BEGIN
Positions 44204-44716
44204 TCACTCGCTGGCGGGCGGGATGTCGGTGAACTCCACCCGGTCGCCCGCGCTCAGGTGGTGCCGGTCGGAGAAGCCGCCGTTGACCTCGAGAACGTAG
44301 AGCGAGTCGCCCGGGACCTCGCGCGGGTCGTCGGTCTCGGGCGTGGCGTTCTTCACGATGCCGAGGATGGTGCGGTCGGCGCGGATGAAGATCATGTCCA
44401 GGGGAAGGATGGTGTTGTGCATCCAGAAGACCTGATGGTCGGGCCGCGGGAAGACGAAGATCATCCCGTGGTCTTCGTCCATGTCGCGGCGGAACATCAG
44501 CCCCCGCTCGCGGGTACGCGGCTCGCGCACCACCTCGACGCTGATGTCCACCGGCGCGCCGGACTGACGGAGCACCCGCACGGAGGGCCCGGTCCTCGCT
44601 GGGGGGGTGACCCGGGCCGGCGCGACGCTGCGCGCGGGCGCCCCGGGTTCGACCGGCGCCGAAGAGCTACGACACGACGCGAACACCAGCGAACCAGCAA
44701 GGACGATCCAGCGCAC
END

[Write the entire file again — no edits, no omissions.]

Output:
Positions 44204-44716
44204 TCACTCGCTGGCGGGCGGGATGTCGGTGAACTCCACCCGGTCGCCCGCGCTCAGGTGGTGCCGGTCGGAGAAGCCGCCGTTGACCTCGAGAACGTAG
44301 AGCGAGTCGCCCGGGACCTCGCGCGGGTCGTCGGTCTCGGGCGTGGCGTTCTTCACGATGCCGAGGATGGTGCGGTCGGCGCGGATGAAGATCATGTCCA
44401 GGGGAAGGATGGTGTTGTGCATCCAGAAGACCTGATGGTCGGGCCGCGGGAAGACGAAGATCATCCCGTGGTCTTCGTCCATGTCGCGGCGGAACATCAG
44501 CCCCCGCTCGCGGGTACGCGGCTCGCGCACCACCTCGACGCTGATGTCCACCGGCGCGCCGGACTGACGGAGCACCCGCACGGAGGGCCCGGTCCTCGCT
44601 GGGGGGGTGACCCGGGCCGGCGCGACGCTGCGCGCGGGCGCCCCGGGTTCGACCGGCGCCGAAGAGCTACGACACGACGCGAACACCAGCGAACCAGCAA
44701 GGACGATCCAGCGCAC